Gender Analysis within Architecture
We shape our homes to reflect our cultures and lifestyles. But have you ever wondered how our homes impact who we are and our perceptions of the world? An ideal single family residence and domestic life are often benchmarks used to talk about homes. Generations of Americans have striven to attain such a lifestyle where the stability and prestige of homeownership is paramount. The home has become a statement that attests to the occupiers’ status of domestic life. To better understand how this type of living became so highly regarded it is helpful to look at architecture’s role in influencing such an ideology. Architecture has helped to sustain and promote certain social and gender roles within and outside the home.
Exploring this notion within Milwaukee’s Washington Park area we must begin by looking at the time period, during the late nineteenth and early twentieth centuries, when a large majority of the homes were built in this neighborhood. Around this time designers began releasing catalogs and magazines which specialized in architectural floor plans, known as pattern books. The layouts featured were advertised as innovative ideas for all families. Such marketing attracted a large population of immigrants within Washington Park during this period. They found appeal in these house styles, viewing them as innovative, a way to conform to American lifestyle, and as testament to the affluence of both their neighborhood and families.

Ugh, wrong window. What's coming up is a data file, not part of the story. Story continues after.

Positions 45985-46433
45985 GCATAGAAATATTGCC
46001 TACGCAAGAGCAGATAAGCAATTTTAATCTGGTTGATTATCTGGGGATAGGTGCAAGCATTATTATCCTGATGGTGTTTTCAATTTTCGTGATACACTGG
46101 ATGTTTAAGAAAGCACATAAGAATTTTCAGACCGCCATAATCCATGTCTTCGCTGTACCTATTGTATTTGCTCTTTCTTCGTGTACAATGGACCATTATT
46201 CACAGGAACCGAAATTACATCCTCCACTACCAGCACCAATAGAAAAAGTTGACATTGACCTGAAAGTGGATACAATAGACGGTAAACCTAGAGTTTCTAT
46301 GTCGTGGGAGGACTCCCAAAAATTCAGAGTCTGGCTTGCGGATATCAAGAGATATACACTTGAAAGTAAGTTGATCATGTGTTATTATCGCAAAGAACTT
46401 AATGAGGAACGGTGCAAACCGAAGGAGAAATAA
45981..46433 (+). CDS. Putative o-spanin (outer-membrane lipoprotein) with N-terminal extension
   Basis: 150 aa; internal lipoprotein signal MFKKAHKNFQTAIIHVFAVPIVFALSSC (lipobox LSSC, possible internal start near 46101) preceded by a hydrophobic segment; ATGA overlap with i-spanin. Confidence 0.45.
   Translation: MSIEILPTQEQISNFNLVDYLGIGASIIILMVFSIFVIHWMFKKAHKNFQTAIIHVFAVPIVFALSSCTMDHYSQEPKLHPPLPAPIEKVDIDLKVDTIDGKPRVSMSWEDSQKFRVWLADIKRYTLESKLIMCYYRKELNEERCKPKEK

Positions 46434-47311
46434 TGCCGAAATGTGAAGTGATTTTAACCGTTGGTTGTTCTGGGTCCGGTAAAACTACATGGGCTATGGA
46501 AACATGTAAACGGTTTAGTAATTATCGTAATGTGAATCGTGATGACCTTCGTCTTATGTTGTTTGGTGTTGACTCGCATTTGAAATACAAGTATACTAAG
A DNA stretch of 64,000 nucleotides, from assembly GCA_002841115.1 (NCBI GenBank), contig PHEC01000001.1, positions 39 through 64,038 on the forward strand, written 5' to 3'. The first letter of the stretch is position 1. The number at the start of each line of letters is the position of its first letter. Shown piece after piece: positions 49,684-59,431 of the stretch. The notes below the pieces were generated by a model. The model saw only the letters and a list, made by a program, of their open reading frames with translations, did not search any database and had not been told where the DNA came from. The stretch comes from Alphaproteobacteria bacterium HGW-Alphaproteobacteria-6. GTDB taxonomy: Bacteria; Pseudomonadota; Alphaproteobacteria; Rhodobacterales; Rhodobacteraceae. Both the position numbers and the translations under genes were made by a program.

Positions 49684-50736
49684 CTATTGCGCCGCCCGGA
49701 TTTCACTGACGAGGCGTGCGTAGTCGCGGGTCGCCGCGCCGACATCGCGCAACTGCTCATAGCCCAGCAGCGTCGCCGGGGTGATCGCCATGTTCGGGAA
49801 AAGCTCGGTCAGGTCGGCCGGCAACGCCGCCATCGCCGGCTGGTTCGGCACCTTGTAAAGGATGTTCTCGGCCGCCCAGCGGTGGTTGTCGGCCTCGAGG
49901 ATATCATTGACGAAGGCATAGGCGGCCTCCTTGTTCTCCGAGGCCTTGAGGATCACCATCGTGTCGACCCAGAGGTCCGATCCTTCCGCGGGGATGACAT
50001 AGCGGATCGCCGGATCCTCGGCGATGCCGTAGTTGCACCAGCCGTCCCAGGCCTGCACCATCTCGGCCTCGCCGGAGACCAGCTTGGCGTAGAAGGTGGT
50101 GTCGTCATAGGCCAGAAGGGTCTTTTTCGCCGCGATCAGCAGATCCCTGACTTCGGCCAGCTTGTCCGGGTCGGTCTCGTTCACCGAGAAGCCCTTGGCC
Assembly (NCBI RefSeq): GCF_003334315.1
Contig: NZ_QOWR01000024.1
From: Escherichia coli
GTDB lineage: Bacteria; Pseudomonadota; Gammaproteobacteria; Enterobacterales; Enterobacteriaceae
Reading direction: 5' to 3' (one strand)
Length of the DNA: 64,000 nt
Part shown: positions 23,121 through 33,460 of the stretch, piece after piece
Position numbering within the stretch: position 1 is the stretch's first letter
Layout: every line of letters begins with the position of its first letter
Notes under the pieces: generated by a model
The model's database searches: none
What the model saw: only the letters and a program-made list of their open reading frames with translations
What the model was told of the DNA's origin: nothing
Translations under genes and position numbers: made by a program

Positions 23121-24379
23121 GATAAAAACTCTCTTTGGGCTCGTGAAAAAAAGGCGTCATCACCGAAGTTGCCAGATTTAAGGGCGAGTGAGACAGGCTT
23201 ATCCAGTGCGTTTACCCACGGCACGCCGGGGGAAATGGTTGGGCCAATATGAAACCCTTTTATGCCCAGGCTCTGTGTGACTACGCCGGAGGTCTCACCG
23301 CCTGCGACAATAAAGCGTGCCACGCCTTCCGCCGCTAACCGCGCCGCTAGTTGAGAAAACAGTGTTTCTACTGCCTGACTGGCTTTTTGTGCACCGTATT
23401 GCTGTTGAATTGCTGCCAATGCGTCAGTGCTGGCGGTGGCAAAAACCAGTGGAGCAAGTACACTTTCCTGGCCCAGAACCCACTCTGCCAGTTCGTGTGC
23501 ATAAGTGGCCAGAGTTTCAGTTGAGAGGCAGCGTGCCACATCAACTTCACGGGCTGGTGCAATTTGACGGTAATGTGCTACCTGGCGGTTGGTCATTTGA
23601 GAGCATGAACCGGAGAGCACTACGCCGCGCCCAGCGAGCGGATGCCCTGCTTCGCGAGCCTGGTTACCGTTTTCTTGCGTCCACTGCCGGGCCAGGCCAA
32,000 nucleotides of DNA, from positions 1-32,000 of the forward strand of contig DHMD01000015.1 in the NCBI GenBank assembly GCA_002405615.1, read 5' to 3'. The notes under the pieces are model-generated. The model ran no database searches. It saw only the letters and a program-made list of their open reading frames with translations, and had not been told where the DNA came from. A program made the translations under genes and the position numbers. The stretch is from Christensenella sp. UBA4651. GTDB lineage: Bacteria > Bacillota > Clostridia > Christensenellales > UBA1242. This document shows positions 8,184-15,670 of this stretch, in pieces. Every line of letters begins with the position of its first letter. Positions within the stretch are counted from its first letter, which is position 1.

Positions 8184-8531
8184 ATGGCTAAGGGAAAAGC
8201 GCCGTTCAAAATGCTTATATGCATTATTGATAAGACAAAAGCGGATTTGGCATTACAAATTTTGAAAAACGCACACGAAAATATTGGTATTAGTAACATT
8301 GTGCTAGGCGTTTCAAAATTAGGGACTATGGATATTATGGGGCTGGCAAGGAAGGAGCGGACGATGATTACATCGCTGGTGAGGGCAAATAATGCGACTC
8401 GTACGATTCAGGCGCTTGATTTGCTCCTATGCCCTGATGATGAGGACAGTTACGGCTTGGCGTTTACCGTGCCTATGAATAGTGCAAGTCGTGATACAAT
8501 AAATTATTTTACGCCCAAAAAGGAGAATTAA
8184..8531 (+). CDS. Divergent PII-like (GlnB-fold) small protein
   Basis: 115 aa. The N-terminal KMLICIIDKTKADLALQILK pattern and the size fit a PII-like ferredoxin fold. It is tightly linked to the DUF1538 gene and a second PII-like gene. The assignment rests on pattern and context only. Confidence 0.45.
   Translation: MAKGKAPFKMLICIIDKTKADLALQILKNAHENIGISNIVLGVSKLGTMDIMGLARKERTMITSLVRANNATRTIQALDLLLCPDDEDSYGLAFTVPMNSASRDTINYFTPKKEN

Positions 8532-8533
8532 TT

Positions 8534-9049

Although marketed as innovative designs these floor plans in
actuality offered little diversity, represented a scarce majority of the United States and created a false notion of the ideal home. Life within these homes helped embed implicit gender and class roles within the household and in daily life.
The floor plan of a Washington Park home, built in the early 1900s, shows how explicit boundaries were created within the home. These boundaries influenced behavior, practices, as well as directed movement inside the residence. They produced hierarchical interior spaces that in turn influenced the resident's behavior and social roles. They allowed some to cross while prohibiting others from entering. The yellow bands show circulation and movement spaces between rooms. The gray zones show discrete interior rooms separated by various forms of boundaries. Walls are impenetrable and rigid. Doors and sliding doors are flexible since access can be controlled and monitored as desired. Stairs, hallways and bay windows act as thick boundaries that increase the complexity of the home interiors.
One overt spatial divide used in this home are the sliding pocket doors. The doors serve as a flexible boundary. When closed, the pocket doors produce two discrete spaces. When open, they unite the rooms into a larger space. If closed the doors define a formal front room and a more private interior space. Historian Gwendolyn Wright shows how such interior layout sustained gender separation within a household during the late nineteenth century. During formal events, the men occupied the front room and the women occupied the back sphere consisting of the kitchen and dining room.
Means of entering and exiting the home are often controlled. The front of the house features a large window overlooking a formal room where guests would be greeted or turned away. The back part of the house has an access for service deliveries. Whoever occupies the back zone also has access to the private upstairs bedroom where children or an elderly adult may reside. The back of the house is the domain of a caretaker who is in charge of housework and domestic labor.
Page by Milan Outlaw